YouTube has weighed into the contentious US gun debate by banning all videos that promote the selling and making of firearms.
The Google-owned video sharing platform updated its policy on firearm-related content this week to forbid links to weapon retailers, as well as pledging to remove all videos selling weapon accessories, including bump stocks for semi-automatic rifles.
Videos that show how to modify firearms are also banned.
The move is a clear stance on the gun control debate that calls for tighter gun ownership laws in the US following the Marjory Stoneman Douglas school shooting in Florida, which left 17 students and teachers dead.
YouTube said in a statement the new guidelines will come into effect in April.
“We routinely make updates and adjustments to our enforcement guidelines across all of our policies,” a YouTube spokeswoman said.
“While we’ve long prohibited the sale of firearms, we recently notified creators of updates we will be making around content promoting the sale or manufacture of firearms and their accessories, specifically, items like ammunition, gatling triggers, and drop-in auto sears,” she said.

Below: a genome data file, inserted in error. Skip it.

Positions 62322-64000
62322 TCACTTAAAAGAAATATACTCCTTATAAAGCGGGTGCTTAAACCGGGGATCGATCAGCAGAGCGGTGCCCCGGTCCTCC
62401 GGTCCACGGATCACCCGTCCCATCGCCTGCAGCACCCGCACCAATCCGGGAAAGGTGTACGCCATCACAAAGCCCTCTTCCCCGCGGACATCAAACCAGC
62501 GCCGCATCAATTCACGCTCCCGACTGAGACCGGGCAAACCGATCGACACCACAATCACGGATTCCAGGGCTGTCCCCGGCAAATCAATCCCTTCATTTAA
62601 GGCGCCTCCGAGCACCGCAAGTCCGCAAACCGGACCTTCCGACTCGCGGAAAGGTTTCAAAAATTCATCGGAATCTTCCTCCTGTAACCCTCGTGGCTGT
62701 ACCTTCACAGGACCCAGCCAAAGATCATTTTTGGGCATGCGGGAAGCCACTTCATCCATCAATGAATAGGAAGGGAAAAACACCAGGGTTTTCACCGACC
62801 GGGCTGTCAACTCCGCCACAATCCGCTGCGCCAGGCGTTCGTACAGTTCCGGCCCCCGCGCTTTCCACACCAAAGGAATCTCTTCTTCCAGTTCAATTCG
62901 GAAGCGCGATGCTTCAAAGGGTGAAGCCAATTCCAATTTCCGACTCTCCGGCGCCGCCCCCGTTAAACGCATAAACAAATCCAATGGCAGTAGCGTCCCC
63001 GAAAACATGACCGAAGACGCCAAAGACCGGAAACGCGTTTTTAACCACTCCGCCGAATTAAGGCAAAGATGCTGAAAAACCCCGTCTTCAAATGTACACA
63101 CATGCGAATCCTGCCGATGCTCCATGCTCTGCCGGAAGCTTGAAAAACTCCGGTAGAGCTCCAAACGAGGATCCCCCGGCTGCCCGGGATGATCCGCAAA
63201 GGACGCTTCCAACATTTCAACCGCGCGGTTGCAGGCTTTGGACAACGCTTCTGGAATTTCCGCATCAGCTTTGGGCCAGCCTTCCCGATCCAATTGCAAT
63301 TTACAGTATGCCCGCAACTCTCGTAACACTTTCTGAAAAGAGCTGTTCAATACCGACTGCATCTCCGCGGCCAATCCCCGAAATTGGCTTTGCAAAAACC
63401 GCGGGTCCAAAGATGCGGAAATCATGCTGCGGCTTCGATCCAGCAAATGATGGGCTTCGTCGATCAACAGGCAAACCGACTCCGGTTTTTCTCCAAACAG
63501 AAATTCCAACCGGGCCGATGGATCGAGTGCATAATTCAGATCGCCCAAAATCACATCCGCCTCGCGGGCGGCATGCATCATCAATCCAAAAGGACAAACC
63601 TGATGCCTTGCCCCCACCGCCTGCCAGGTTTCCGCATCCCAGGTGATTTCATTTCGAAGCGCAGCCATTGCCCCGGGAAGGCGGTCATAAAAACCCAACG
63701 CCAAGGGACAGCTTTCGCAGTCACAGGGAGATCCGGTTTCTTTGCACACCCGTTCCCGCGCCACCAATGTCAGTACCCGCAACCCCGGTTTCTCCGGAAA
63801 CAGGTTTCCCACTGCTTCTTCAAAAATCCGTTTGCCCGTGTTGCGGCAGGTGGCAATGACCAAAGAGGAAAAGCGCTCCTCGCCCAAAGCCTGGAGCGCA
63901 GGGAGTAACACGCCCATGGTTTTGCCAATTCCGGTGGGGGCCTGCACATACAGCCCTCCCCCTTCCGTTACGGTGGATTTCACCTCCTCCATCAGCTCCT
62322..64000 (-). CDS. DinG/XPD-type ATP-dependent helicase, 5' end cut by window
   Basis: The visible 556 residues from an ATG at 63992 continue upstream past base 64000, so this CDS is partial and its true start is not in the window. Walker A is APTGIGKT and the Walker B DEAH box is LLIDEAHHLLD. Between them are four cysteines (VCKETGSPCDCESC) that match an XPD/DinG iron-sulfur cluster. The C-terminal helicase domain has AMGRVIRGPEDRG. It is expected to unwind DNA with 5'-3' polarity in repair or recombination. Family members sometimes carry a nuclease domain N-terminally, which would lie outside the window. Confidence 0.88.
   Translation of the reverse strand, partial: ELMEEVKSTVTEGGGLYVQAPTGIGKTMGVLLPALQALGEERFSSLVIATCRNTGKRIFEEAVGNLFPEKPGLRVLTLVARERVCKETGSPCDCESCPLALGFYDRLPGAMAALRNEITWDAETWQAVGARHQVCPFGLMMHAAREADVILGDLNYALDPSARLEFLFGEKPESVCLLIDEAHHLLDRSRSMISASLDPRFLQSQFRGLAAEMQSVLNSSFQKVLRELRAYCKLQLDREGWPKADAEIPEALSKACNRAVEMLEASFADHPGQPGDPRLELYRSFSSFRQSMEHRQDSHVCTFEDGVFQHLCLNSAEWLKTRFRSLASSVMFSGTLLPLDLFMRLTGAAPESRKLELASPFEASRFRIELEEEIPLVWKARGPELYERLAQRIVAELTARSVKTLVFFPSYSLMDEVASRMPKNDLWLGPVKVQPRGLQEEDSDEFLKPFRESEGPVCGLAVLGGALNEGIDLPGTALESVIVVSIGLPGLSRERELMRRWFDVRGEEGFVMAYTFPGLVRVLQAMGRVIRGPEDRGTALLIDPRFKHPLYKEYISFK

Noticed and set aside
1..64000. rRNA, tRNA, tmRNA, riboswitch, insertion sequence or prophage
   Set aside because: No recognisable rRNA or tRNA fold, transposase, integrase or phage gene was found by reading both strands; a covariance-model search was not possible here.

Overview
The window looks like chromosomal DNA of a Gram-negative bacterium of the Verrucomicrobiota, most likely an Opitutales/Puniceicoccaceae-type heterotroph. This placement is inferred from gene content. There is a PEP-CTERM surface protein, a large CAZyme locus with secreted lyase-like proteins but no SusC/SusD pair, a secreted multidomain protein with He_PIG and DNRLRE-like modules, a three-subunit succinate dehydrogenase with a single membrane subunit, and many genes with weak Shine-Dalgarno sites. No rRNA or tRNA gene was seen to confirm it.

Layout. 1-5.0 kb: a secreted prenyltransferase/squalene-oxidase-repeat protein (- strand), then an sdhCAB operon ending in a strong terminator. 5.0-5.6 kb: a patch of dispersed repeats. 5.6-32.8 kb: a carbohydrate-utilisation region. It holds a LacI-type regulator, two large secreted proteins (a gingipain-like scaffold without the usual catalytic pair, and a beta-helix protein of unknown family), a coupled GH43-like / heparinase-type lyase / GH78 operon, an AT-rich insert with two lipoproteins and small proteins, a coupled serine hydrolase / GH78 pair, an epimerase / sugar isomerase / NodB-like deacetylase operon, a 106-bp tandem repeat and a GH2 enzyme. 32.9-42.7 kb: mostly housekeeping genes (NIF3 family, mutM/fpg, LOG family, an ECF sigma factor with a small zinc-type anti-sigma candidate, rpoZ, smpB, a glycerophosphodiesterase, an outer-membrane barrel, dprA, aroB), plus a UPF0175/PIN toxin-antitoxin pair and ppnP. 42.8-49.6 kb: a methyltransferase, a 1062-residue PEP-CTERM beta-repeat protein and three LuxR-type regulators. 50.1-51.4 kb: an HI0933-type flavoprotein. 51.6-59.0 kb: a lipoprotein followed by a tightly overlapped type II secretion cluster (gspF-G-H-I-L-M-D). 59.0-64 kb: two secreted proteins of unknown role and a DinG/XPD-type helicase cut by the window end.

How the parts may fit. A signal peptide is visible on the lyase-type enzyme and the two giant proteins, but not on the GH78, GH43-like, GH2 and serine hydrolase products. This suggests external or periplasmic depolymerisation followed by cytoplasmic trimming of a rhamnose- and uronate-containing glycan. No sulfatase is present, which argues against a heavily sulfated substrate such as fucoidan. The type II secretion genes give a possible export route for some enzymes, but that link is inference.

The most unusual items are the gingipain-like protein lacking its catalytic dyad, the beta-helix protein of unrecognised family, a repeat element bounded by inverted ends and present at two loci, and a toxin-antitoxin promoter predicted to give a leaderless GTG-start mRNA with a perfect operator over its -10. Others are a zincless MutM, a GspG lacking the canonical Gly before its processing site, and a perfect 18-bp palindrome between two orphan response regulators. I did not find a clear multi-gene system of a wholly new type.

The YouTube ban follows the US Justice Department’s recent decision after the Florida shooting to ban devices that speed up the pace of gunfire and allow semi-automatic guns to fire at a rate that mimics a fully automatic firearm.
The movements of students to call for stricter gun control has also sparked US businesses to distance themselves from the gun industry, dropping support for the National Rifle Association.
Major retailers including Dick’s Sporting Goods and Walmart have taken steps to limit the sales of guns.
According to Bloomberg, the decision could prove costly for the video sharing site, with weapons bloggers attracting significant followings on YouTube.
Searches for “how to build a firearm” generated more than 25 million results each year, it reported.
The US National Shooting Sports Foundation (NSSF) has also condemned the move, calling it unconstitutional.
The NSSF has more than 5000 instructional videos on its YouTube channel.
“We see the real potential for the blocking of educational content that serves instructional, skill-building and even safety purposes,” the organisation said in a statement.
“Much like Facebook, YouTube now acts as a virtual public square. The exercise of what amounts to censorship, then, can legitimately be viewed as the stifling of commercial free speech, which has constitutional protection. Such actions also impinge on the Second Amendment.”